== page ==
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Chris Jones

Technology and Gambling: Faster Cash, But At What Cost?

8 November 2004

New technologies might soon allow Nevada gamblers to withdraw cash from a credit or bank account without interrupting their round of video poker or hand of blackjack, state gaming regulators said last week.

Learning whether such a change would encourage problem gambling remains a key obstacle, but that has yet to slow several companies' quests to bring gamblers and their money together as easily as modern innovation will allow.

Representatives of Las Vegas-based Mikohn Gaming Corp. and a Minnesota company called Cash Systems on Wednesday lobbied the Gaming Control Board to allow Nevada casinos to use Stay-N-Play, a wireless device Cash Systems President Craig Potts said is used at Southern California's Bicycle Casino.

Stay-N-Play users give a credit or debit card to a casino attendant who subsequently swipes the card to access the customer's account. After personally and electronically verifying a player's identification and fund availability, the attendant collects a signature and passes cash to the customer. The host casino, Mikohn and Cash Systems collect fees on each transaction.

Mikohn agreed to locally market Cash Systems' wireless device earlier this year, said Mike Dreitzer, Mikohn executive vice president and general counsel. MGM Mirage and several smaller Nevada casino operators have expressed interest should Stay-N-Play be approved, he told the board.

After an hour-long discussion, Board Chairman Dennis Neilander said the state would consider a limited field trial of Stay-N-Play after the companies determine its likely effect on problem gamblers. Board member Scott Scherer concurred, asking the companies to return once they've selected a third-party researcher capable of studying the devices.

Keith Whyte, executive director of the National Council on Problem Gambling, was pleased by the board's discretion.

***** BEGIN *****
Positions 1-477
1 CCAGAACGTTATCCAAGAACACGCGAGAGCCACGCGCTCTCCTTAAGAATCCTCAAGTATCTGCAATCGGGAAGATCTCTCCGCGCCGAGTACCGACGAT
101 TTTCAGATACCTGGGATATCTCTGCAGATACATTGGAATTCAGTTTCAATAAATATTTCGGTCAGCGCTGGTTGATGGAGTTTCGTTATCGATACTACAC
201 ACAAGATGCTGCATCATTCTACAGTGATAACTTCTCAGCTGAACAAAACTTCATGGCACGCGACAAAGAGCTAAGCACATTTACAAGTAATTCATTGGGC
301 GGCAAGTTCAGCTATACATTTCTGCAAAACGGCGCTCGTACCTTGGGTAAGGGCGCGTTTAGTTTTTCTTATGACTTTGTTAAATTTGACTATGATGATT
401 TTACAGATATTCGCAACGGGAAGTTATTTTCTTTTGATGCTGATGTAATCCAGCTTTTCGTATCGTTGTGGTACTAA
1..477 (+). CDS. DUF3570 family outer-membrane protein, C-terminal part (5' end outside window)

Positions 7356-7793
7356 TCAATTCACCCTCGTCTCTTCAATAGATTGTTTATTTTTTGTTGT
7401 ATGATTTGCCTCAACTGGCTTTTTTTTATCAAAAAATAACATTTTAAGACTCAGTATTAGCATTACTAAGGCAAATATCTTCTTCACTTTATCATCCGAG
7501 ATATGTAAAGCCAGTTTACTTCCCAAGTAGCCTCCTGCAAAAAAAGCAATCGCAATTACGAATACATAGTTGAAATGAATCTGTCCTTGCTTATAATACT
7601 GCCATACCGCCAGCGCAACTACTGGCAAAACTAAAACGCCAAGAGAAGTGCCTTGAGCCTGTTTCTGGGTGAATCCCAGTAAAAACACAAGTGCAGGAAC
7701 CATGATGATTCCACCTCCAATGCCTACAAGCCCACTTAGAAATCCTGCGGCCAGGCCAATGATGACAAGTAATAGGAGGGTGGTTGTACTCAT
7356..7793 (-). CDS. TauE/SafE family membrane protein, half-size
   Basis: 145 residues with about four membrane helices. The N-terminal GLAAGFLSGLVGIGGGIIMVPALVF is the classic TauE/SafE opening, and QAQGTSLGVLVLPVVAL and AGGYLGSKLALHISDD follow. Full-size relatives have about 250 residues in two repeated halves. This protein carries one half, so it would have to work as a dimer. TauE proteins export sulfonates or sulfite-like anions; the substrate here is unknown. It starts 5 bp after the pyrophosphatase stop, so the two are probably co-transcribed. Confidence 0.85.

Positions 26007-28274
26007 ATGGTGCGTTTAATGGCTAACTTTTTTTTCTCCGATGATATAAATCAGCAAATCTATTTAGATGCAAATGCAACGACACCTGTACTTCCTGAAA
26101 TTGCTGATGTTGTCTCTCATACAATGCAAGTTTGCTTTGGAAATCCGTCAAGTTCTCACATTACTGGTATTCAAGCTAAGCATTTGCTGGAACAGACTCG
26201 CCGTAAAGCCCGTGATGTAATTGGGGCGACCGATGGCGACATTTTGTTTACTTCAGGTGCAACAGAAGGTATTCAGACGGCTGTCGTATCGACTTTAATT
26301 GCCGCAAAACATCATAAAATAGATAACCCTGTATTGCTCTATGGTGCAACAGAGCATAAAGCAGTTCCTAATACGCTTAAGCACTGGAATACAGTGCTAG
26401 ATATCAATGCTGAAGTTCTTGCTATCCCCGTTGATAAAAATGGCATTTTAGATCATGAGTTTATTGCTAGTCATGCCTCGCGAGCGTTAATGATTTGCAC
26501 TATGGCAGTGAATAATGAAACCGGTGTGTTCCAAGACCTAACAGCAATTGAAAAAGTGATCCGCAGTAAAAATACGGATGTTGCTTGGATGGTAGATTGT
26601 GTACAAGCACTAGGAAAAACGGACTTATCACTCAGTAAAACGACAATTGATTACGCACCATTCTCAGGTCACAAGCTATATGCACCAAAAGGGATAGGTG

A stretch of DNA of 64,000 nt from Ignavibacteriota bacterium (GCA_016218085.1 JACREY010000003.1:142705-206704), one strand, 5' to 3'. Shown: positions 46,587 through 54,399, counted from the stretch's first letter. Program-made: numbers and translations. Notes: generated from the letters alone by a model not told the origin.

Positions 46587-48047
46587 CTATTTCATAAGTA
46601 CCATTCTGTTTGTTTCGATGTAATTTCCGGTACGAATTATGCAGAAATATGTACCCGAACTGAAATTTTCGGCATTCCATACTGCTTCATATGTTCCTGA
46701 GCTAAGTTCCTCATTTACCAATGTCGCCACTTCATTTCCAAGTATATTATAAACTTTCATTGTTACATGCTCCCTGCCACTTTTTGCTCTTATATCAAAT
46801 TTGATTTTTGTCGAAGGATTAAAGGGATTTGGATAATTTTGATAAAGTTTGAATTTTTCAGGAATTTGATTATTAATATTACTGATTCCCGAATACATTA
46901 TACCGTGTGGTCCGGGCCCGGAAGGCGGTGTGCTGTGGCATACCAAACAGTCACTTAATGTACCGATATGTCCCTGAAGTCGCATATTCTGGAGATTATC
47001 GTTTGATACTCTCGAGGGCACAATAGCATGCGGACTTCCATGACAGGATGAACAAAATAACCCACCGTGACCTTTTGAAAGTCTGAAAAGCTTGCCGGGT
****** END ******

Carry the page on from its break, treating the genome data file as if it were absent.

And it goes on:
"New technology, new procedures should be evaluated and pilot tested before they're approved," Whyte said by telephone Thursday from Washington, D.C. "I applaud the control board for suggesting that that's a good thing to do."

Problem gaming concerns last year caused the Nevada Gaming Commission to reject plans to install debit card readers directly within gaming devices. The same worries caused the Legislature to ban the similar use of credit cards nearly nine years ago.

Tom Sears, whose competing company, Las Vegas-based Global Cash Access, offers in-machine debit readers, said the board should remove restrictions on in-machine devices if it approves wireless devices like Stay-N-Play.

"The amendment (preventing in-machine readers) was designed to not enable access to funds while a patron sits at a gaming device," Sears said, adding the procedural mechanics are not a factor in the regulation.

However, Mikohn Executive Vice President Bob Parente said Stay-N-Play's need for an attendant sets it apart from in-machine readers.

"It's not as if somebody is sitting at a machine and no one knows what they're doing," Parente said. "Through every step of this process, you have a human you have to interact with."

Whyte questioned casino workers' general ability to recognize problem gamblers.

"If the attendant was a trained behavioral psychologist, that might provide some sort of comfort," he chided.

Whyte stressed education and preventive programs are the best way to slow gambling addiction. But short breaks while playing -- even it they're only to walk to an automated teller machine -- could help problem gamblers to temporarily "cool off," he said.

"There are a lot of better ways to deal with problem gambling, but having a break in play we know is a good thing," said Whyte, who hopes more technology will be used to deter problem gaming rather than promote it.